Because each style has its own formatting nuances that evolve over time and not all information is available for every reference entry or article, Encyclopedia.com cannot guarantee each citation it generates. Therefore, it’s best to use Encyclopedia.com citations as a starting point before checking the style against your school or publication’s requirements and the most-recent information available at these sites:

Modern Language Association

http://www.mla.org/style

The Chicago Manual of Style

http://www.chicagomanualofstyle.org/tools_citationguide.html

American Psychological Association

http://apastyle.apa.org/

Notes:
  • Most online reference entries and articles do not have page numbers. Therefore, that information is unavailable for most Encyclopedia.com content. However, the date of retrieval is often important. Refer to each style’s convention regarding the best way to format page numbers and retrieval dates.
  • In addition to the MLA, Chicago, and APA styles, your school, university, publication, or institution may have its own requirements for citations. Therefore, be sure to refer to those guidelines when editing your bibliography or works cited list.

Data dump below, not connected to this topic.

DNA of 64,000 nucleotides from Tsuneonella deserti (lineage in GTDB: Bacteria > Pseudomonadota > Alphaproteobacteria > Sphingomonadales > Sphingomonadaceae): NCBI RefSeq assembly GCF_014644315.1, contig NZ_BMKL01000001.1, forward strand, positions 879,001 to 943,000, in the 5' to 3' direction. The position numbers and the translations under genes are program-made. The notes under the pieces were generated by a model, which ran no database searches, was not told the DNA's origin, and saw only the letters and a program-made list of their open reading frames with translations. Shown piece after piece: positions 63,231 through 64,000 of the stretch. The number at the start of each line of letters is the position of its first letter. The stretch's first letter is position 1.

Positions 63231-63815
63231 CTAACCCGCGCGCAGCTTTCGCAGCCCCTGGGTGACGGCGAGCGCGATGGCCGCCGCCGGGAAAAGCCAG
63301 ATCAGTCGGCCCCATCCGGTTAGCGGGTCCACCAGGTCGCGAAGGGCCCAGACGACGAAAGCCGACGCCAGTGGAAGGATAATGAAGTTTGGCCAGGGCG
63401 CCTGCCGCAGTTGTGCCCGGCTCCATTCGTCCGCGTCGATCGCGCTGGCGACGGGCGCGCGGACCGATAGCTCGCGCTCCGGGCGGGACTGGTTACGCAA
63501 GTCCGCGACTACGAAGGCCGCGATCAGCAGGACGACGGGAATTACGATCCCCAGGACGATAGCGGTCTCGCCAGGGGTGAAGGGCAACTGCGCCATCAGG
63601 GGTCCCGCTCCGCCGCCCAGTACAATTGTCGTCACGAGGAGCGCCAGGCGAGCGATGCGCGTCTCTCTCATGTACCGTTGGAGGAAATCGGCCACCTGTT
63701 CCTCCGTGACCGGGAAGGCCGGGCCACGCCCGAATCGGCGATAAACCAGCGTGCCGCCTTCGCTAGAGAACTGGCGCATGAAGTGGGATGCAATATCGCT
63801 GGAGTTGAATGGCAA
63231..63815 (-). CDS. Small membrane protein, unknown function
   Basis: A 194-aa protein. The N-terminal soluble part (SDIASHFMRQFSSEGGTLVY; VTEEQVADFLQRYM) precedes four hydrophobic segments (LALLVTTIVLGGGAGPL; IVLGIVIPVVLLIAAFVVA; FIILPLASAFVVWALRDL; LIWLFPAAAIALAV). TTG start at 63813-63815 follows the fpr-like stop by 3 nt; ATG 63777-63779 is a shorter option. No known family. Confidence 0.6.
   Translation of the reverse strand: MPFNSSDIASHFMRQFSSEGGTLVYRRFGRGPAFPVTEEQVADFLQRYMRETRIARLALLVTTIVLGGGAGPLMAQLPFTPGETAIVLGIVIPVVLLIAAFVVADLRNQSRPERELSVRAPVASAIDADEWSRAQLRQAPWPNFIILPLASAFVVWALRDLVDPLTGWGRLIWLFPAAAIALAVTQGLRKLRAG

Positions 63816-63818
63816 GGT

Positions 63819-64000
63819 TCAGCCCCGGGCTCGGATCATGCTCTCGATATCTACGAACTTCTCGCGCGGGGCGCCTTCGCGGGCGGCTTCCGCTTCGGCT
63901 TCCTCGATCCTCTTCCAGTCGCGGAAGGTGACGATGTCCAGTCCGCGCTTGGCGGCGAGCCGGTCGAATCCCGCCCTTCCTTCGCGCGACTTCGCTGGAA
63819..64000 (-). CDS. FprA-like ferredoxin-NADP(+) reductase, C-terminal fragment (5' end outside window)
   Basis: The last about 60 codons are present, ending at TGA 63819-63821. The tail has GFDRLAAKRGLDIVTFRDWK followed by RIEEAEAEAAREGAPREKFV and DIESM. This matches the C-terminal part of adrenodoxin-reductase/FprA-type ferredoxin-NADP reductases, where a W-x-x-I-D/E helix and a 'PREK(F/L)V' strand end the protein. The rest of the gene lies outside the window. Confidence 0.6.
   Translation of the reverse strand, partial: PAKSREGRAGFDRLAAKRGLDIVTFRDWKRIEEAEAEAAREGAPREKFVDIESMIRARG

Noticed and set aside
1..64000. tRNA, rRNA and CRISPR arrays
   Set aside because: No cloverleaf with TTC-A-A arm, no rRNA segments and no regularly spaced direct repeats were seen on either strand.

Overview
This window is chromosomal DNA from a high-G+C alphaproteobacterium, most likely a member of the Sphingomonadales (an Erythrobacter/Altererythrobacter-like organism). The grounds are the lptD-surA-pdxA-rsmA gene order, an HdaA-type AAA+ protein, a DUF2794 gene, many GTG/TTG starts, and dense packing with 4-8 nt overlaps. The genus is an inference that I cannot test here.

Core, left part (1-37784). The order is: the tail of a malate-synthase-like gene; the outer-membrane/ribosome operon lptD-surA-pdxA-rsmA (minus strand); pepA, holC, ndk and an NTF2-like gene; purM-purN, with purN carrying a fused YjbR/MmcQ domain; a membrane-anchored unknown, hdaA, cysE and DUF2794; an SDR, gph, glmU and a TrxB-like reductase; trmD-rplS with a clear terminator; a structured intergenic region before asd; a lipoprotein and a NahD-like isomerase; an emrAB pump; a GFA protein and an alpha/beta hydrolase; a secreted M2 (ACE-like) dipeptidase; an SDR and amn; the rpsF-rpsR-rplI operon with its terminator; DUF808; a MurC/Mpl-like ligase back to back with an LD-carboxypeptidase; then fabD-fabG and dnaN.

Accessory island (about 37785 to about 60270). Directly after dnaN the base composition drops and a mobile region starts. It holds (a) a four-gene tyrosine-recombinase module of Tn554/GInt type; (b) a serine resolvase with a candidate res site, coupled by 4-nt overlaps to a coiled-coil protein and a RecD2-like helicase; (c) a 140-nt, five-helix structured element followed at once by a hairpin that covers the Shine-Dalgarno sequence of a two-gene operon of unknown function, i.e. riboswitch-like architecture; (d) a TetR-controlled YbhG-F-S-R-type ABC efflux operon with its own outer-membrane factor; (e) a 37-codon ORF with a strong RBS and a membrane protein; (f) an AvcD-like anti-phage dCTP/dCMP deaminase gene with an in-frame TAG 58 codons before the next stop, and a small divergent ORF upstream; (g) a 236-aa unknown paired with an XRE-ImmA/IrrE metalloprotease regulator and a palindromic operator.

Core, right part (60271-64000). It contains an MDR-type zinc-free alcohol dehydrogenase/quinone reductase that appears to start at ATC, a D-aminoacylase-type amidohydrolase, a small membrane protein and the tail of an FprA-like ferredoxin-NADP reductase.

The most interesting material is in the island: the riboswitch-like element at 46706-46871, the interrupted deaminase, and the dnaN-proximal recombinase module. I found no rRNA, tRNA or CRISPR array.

control group

control group A group used for comparison with another, either because it represents the most common or typical case, or because it illustrates the absence of some phenomenon being studied. Human beings are not inert, lifeless matter, and hence cannot be studied simply by carrying out before-and-after studies around some experimental stimulus applied to them. Many other developments and changes will be occurring spontaneously at the same time, as people go about their lives, and it is difficult to disentangle the effects of one particular stimulus from all the others affecting people, as individuals or as groups, at the same time. The solution is to identify a group, or social aggregate, that serves as a control group in providing information on characteristics or changes in a baseline situation that is as close to ‘ordinary’ as possible, or illustrates social behaviour in the absence of the key factor of interest. Control groups can be created at the sampling stage, through statistical manipulation of the data-set, or during analysis. The most rigorous type is experimental controls, obtained by random allocation of cases. See also CONTROL (EXPERIMENTAL).